“Our existing portfolio shows a strong concentration on the asset class – the private equity side – and a strong concentration on geography,” Mumtalakat CEO Talal Al Zain told Arabian Business.
"We are very well diversified from a sector point of view…in order for us to strengthen our portfolio and go for better ratings and stronger positioning in the global market, we need to diversify our portfolio.”
Al Zain did not confirm exactly where the fund was looking to invest, but said it was looking all over the world for opportunities and had “zero prejudice for or against any specific country or region”.
“The proceeds will go into investing, for the time being, more of a liquid portfolio. And when I say liquid, it will be both MENA and global,” he explained.
When questioned whether new investments would take place this year, Al Zain said: “Yes, because on the liquid allocating side, already we have had a lot of discussions with portfolio managers around the globe that we will be directing funds to”.
The CEO indicated that the recent $750m bond issue and the need to pay back borrowers would not shorten Mumtalakat’s investment horizon.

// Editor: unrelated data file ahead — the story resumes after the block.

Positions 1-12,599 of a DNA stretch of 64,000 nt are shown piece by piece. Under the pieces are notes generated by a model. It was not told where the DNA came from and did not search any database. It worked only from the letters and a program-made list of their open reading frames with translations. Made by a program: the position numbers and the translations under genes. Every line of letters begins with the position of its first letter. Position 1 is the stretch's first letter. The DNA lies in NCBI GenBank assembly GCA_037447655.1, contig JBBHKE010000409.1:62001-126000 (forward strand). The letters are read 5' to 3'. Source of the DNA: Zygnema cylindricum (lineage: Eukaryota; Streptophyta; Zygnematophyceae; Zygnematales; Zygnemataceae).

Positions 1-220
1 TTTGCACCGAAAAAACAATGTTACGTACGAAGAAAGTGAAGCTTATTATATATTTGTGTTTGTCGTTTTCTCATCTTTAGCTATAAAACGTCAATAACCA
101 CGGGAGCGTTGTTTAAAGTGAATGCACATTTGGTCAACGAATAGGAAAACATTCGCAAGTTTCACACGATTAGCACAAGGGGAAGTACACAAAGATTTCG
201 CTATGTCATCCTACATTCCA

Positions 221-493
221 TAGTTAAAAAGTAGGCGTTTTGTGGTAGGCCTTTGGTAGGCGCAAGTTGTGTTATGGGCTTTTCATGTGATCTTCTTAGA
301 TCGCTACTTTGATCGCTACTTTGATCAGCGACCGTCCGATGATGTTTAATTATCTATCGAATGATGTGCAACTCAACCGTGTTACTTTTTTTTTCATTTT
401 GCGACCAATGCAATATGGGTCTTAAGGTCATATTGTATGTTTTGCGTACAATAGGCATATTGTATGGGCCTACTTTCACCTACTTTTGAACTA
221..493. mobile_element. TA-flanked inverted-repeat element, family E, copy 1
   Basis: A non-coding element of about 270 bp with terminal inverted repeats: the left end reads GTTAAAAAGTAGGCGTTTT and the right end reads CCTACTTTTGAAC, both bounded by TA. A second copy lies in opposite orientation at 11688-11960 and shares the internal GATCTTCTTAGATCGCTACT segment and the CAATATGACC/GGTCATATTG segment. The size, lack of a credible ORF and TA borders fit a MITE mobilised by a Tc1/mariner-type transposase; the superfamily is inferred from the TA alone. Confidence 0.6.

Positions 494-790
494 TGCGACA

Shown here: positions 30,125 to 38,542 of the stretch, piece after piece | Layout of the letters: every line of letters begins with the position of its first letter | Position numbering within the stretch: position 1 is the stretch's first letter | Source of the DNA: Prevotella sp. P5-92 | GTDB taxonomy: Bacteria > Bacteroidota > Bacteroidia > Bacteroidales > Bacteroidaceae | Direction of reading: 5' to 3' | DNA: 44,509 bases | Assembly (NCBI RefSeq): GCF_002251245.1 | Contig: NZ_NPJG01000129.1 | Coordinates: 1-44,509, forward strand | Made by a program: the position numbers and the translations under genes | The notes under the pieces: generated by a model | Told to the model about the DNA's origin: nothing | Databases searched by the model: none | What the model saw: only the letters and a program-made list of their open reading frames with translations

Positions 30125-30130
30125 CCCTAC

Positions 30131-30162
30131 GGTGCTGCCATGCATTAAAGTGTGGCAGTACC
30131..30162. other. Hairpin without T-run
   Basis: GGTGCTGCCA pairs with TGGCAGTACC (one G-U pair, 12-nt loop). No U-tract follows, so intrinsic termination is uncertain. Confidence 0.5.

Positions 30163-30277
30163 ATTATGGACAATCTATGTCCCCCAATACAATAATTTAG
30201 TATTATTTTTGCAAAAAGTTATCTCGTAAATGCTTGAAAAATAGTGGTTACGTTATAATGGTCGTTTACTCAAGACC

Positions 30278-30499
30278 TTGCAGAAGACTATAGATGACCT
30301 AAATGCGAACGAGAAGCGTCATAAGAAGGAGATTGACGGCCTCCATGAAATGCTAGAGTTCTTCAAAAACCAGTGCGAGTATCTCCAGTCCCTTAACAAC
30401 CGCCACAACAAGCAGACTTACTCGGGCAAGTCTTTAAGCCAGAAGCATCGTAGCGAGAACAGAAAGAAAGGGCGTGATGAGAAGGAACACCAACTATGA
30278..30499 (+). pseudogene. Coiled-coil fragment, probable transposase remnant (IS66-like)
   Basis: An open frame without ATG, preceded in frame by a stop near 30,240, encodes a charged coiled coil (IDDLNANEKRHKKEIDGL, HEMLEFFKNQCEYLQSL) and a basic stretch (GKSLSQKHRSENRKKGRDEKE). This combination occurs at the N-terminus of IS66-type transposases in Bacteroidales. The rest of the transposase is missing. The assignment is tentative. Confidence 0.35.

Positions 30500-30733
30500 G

“From a Mumtalakat point of view, we are not leveraged much, and that will continue to be the case,” he said. “Long term, on a holding company level, we will have minimum debt, so we are prudent in our approach.”
Al Zain also said that the company in the Mumtalakat portfolio that was creating his biggest challenge was Gulf Air.
“But it is an exciting challenge. The problems of Gulf Air are really behind us. We have put together a strategy with one of the leaders in the industry – the CEO, Samer Majali,” he said.
“As a representative of Mumtalakat and the government, I’m very excited. The leadership of Bahrain is supporting this company 100% because it’s a major part of our infrastructure.”
The sovereign wealth fund will inject more than $1bn into loss-marking Gulf Air as the carrier looks to shore up its balance sheet.
Earlier this year, newspaper reports suggested that Mumtalakat’s 100% stake in the airline would be shifted back to the government, but Al Zain confirmed that this had not been the case.